Starting your business (Part 3)

Starting your business (Part 3)

Now that you have sorted things out, it’s time to deal with the legalities around your business and decide which legal structure will best suit your business. This has to be done prior registering for tax and, of course, start trading. In brief, there are three main types of business: (1) Sole trader, (2) Limited company, and (3) Business partnership. However, you can also form an Incorporated Association if you are not planning to make money from your business (i.e. a voluntary group or sports club). Given that there are several structures for businesses, it’s best to consult an accountant to get some insight.

It is critical you understand the different benefits and risks involved before you choose, as your decision will determine:

  • How you will be paying tax.
  • The kind of control you will have over the way your business is run.
  • The way you report to HMRC (HM Revenue and Customs).
  • The way you report to Companies House.
  • How much financial risk you are taking on.

Of course, you can change your business structure if things change along the way. Depending on the type of business you are running (if you employ people and if you are VAT-Registered), you will need to follow some steps, which are different per case.

Brief Overview of the Most Common Legal Structures

  1. Sole Trader


If you work for yourself, you are a sole trader (self-employed) and keep all your business’s profits once you are done with paying tax on them. Thinking that a sole trader works alone is a misconception. You can still employ staff.

The tax responsibilities of a sole trader include:

  • A Self Assessment tax return sent annually.
  • The payment of Income Tax on your profits.
  • The payment of National Insurance.

Also, you will have to register for VAT if your annual takings are expected to be over £82,000.

  1. Limited Company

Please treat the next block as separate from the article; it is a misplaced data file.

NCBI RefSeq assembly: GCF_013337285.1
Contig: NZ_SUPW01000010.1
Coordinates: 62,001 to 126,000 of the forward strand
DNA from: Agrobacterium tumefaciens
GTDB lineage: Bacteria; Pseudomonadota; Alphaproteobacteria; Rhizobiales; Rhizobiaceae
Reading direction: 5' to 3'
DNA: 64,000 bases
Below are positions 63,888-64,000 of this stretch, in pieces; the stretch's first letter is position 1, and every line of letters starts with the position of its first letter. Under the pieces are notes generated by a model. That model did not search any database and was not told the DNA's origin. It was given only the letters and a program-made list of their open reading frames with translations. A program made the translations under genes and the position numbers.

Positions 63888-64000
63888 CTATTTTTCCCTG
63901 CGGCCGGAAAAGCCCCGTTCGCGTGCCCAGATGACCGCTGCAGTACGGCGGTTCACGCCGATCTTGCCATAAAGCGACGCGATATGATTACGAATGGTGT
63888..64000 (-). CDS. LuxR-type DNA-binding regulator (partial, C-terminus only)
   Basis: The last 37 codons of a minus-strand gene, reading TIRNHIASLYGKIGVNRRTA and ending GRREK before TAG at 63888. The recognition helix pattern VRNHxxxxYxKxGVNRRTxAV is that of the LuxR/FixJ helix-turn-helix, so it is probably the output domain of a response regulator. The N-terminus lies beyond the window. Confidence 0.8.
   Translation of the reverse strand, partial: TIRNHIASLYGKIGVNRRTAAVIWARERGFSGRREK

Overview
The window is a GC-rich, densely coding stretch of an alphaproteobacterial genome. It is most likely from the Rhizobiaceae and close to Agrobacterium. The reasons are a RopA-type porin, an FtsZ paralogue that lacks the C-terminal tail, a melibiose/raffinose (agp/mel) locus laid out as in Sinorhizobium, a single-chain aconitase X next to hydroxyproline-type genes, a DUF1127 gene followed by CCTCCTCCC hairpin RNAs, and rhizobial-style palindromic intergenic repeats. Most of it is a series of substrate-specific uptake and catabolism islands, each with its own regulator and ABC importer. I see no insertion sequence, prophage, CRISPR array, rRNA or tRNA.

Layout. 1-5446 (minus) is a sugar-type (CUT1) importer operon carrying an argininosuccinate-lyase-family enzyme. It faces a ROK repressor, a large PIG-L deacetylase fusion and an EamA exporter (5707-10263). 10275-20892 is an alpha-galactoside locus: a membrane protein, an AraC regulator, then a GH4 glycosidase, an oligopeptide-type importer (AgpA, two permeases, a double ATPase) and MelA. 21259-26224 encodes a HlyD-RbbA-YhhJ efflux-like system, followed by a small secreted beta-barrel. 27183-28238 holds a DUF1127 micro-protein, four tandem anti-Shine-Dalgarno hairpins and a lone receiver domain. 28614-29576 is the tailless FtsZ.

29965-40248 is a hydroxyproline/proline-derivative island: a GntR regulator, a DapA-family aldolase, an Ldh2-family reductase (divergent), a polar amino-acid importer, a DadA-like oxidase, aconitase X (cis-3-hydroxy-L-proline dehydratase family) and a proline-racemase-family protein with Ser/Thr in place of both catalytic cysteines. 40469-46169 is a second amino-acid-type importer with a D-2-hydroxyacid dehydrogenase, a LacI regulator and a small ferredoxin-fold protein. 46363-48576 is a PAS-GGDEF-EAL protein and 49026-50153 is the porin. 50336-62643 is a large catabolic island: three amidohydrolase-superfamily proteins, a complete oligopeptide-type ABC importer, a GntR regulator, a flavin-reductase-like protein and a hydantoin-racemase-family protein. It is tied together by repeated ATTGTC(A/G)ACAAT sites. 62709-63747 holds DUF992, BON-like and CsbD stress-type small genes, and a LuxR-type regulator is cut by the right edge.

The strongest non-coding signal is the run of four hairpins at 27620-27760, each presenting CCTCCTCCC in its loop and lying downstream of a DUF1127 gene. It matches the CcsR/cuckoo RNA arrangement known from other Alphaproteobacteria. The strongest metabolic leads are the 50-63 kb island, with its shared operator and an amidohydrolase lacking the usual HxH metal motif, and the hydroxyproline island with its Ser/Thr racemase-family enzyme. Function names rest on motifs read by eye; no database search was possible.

A limited company is an organisation responsible for what it does (in its own right). This means that your personal finances are separated from the finances of your business, because any profit made (after paying Corporation Tax) is owned by the company, which can them share profits among its stakeholders.

Since the legal responsibilities of a limited company are quite a few, it is recommended to talk to an accountant and solicitor for legal advice. For example, you may need to set up a company limited by shares or by guarantee, or a public limited company.

First of all, you have to let HMRC know that you are starting business activities. Then you must register with Companies House. As for tax responsibilities, you have to: (1) send an annual return to  Companies House, (2) put statutory accounts together every year, and (3) send a Company Tax Return to HMRC annually, and (4) register for VAT, if your takings are expected to surpass £82,000 a year. Now, if you are a director, you have to:

  • Pay National Insurance and tax via the PAYE system (that is if you are paid a salary by the company).
  • Fill in a Self Assessment tax return annually.
  1. Business Partnership


In an ordinary business partnership, you share responsibility with your partner(s) and can also share all the profits of the business between them. Each one will then have to pay tax on the share of the profits they have received.

The legal responsibilities involved put you responsible for your share of bills (i.e. things you buy for your organisation), as well as any losses your business may have.  If you don’t like the idea of being personally responsible for these loses, you can set up a limited liability partnership or limited partnership. Finally, you have to select a name for your partnership and then register it with HMRC.

All partners are obliged to:

  • Send a personal Self Assessment tax return annually.
  • Pay National insurance.
  • Pay Income Tax on their profits (their individual share of the profits).
  • Register for VAT if takings are expected to exceed £82,000 a year.


For more information and assistance in setting up your business,  do not hesitate to contact us. Our professional accountants will be more than happy to help.

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